Poster Presentation The Annual Scientific Meeting of the Australian Diabetes Society and the Australian Diabetes Educators Association 2013

Diabetes-related foot complications as a risk factor for osteoporosis (#350)

Qian Sun 1 , Stephen Tsimos 1 , Amar Lakhani 1 , John D Wark 1 2 3 , Paul R Wraight 1 2 4
  1. The University of Melbourne, Parkville, VIC, Australia
  2. Department of Diabetes and Endocrinology, Royal Melbourne Hospital, Melbourne, VIC, Australia
  3. Bone and Mineral Medicine, Royal Melbourne Hospital, Melbourne, VIC, Australia
  4. Diabetic Foot Unit, Royal Melbourne Hospital, Melbourne, VIC, Australia

Plain X-rays often suggest osteoporosis in patients with diabetes-related foot complications (DFC). This study investigated the prevalence of osteoporosis in individuals with DFC and whether bone deficits are worsened during their treatment. Consecutive patients presenting to the Royal Melbourne Hospital Diabetic Foot Unit, with a diagnosis of diabetes, a DFC for no more than 6 weeks, and who required pressure off-loading treatment, were recruited. Following informed consent, participants completed an osteoporosis risk factor questionnaire, had blood taken to assess other risk factors for bone loss, and had dual-energy X-ray absorptiometry (DXA) of the lumbar spine and both hips and peripheral quantitative computed tomography (pQCT) of the trabecular bone (4%) and cortical bone (66%) of both tibias. Densitometry was repeated 6 months later. Preliminary data in 26 participants (81% male; mean age +/- SD = 61 +/-14 years) revealed: mean 25-hydroxyvitamin D level 51 +/- 21 nmol/L and osteoporosis or osteopenia on initial DXA scan in 59%. The mean total hip bone mineral density (BMD) Z-score, tibial cortical density, and leg muscle cross-sectional area ipsilateral to the DFC declined from baseline to follow-up (0.205 vs 0.097; P=0.04; 1088 mg/ccm vs 643 mg/ccm; P<0.001; and 8325 mm2 vs 7701 mm2; P=0.015; respectively). The mean stress-strain index and tibial trabecular density ipsilateral to the DFC increased from baseline to follow-up (1776 mm3 vs 1850 mm3; P=0.014; and 240 mg/ccm vs 275 mg/ccm; P<0.001; respectively). The mean total hip BMD Z-score of the contralateral side showed little change from baseline to follow-up (0.309 vs 0.267, respectively; P=0.352), while the lumbar spine BMD Z-score increased (1.407 vs 1.655, respectively; P<0.001). Diabetes-related foot complications are associated with low BMD at presentation and bone loss at the ipsilateral hip and tibial cortex, indicating high fracture risk in these patients. Increasing BMD at some sites requires further investigation.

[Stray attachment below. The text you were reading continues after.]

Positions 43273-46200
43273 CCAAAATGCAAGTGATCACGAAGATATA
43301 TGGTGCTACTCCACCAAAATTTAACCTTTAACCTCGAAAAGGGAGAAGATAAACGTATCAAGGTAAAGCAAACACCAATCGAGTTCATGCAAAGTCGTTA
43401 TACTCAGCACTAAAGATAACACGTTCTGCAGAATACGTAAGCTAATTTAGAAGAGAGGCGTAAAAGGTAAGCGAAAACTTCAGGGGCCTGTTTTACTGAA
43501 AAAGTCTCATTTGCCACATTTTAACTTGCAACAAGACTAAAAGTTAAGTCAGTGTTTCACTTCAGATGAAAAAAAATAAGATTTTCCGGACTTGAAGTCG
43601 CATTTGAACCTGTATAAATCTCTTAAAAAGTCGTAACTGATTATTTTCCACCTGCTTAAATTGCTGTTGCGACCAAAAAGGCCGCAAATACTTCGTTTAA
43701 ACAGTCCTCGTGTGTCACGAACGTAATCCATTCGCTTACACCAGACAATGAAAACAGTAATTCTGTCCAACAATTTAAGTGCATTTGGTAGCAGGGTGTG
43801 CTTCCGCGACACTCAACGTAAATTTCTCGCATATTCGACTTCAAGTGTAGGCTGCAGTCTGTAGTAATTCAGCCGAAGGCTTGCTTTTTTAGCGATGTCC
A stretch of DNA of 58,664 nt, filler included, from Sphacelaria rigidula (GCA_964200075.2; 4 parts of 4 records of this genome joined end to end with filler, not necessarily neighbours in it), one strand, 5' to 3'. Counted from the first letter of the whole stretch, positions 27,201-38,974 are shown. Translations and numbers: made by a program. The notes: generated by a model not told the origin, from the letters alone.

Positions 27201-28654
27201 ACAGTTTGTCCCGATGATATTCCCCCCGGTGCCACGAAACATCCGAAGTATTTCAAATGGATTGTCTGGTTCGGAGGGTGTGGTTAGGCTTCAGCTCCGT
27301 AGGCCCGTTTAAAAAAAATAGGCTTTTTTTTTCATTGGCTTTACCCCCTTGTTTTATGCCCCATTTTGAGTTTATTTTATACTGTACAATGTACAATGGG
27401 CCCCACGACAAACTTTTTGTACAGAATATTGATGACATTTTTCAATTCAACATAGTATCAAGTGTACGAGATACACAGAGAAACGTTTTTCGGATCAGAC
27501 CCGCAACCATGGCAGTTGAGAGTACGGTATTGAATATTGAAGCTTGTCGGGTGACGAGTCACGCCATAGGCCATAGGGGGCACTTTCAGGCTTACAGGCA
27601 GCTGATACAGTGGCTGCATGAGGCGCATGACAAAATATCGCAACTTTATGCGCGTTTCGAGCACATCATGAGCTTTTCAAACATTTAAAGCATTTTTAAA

Disclosure: Eli Lilly provided a grant-in-aid supporting this study